23. MECHANICS FOR 3-MAN CREWS
The fewer officials there are the more likely it is that some play
action or foul is going to go unobserved.
The key to 3-man officiating is to
what duties are of highest priority and be prepared to omit lower
priority ones when time is short.
23.1 – General
The officials must decide among themselves who is going to be
responsible for briefing stadium
clock operators, commentators, chain crew,
alternate crew and ball persons.
The officials should agree clock operation duties.
Normally the Line Judge will run the game clock and the Referee the
play clock and timeouts.
All officials must be prepared to adapt to play circumstances.
The crucial aim is to keep the play boxed in so that it can be observed
from more than one angle.
On measurements, the Line Judge must take the front stake and the Linesman
position the clip.
The Referee must ensure the ball is not moved, before moving to rule on
23.2 – Free kicks
The Line Judge should be on the press box sideline on Team A's restraining
The Linesman should be on the opposite sideline on Team B's restraining
These two have responsibility for their respective sideline, and for
marking forward progress on the return.
The Referee should be downfield in the
of the field covering the goal line.
23.3 – Scrimmage downs
This formation has the advantage that it incorporates the normal
positioning adopted by officials on a 4-man crew, except that it omits
one of those officials (usually the Umpire).
The Linesman and Line Judge begin in their normal positions.
They are jointly responsible for the line of scrimmage.
They are responsible for their sideline on both running and pass
and must move to either goal line if that is threatened.
plays they may go downfield to observe receivers and whether
the pass is complete or not on their side of the field.
The Referee begins in his normal position, except that he may choose to
begin in the Umpire's normal position if it is necessary to observe
interior line play from the defensive side of the neutral zone.
On running plays he should observe blocking from the inside out.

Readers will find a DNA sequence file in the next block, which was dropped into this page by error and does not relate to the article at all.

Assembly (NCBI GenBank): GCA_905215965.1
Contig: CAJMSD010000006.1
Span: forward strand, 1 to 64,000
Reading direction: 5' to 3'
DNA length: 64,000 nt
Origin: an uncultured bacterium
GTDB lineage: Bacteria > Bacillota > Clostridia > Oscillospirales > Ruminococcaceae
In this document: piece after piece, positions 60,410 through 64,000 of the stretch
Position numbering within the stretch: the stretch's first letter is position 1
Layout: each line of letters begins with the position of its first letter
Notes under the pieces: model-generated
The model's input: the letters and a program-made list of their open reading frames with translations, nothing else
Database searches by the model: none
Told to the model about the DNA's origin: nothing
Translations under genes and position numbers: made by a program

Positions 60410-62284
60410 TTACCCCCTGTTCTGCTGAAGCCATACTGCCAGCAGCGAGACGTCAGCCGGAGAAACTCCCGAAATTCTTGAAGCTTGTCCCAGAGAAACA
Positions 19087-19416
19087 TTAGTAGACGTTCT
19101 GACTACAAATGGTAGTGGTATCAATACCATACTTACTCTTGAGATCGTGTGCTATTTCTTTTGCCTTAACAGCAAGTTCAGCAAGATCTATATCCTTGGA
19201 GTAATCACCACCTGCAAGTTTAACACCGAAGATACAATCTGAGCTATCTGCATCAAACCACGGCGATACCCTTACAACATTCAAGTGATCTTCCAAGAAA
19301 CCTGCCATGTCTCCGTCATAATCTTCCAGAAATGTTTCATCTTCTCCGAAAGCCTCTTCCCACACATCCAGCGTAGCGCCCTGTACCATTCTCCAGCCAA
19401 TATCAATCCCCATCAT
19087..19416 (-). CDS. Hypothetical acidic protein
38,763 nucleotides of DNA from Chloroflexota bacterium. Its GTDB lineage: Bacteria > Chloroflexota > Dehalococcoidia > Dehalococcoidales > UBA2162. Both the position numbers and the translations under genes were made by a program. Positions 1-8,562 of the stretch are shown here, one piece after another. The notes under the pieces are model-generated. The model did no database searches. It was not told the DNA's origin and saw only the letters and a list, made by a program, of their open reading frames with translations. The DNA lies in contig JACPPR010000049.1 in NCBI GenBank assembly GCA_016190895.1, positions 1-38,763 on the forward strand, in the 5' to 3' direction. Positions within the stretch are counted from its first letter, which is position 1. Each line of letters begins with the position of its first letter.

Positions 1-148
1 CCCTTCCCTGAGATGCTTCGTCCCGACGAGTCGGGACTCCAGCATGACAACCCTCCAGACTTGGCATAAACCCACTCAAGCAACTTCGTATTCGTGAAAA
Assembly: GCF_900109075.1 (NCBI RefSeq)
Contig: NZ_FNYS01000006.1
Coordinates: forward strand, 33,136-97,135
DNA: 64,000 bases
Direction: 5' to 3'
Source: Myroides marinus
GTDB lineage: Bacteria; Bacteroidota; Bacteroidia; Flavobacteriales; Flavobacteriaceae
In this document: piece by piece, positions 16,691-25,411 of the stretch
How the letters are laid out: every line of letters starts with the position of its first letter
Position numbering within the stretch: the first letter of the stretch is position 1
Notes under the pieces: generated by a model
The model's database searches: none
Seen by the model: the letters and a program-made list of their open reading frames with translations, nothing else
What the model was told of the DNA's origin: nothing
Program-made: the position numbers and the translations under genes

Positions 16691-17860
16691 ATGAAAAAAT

plays he is entirely responsible for action in the vicinity
of the passer.
After the ball is thrown he is responsible for the protection of the
passer and must not turn to observe the pass (even if in the Umpire
23.4 – Goal line plays
On goal line plays, the Linesman and the Line Judge
should be in position to move to the goal line at the sideline,
officiating the play from the outside in.
The Referee should observe the play from the inside out.
23.5 – Punts
The Linesman begins in his normal position and performs his normal
The Line Judge must drop deep downfield to the position normally adopted
on a punt play on a 4-man crew.
He must be prepared to rule on the end of the kick and the ensuing
The Referee should
the press box side of the field and observe action against the snapper
and then the kicker.
23.6 – Field goal & try attempts
One official, normally the Line Judge, should be behind the goal and is
entirely responsible for ruling on the success or failure of the
The Referee must
the press box side of the field and be responsible for that sideline
should a run or pass develop.
He should observe action against the kicker and holder.
The Linesman is responsible for action against the snapper and may
after the ball is snapped to better observe this.
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Editor: Jim Briggs, Editor, IAFOA Manual of Football Officiating
Generated: 20/3/2017, 2215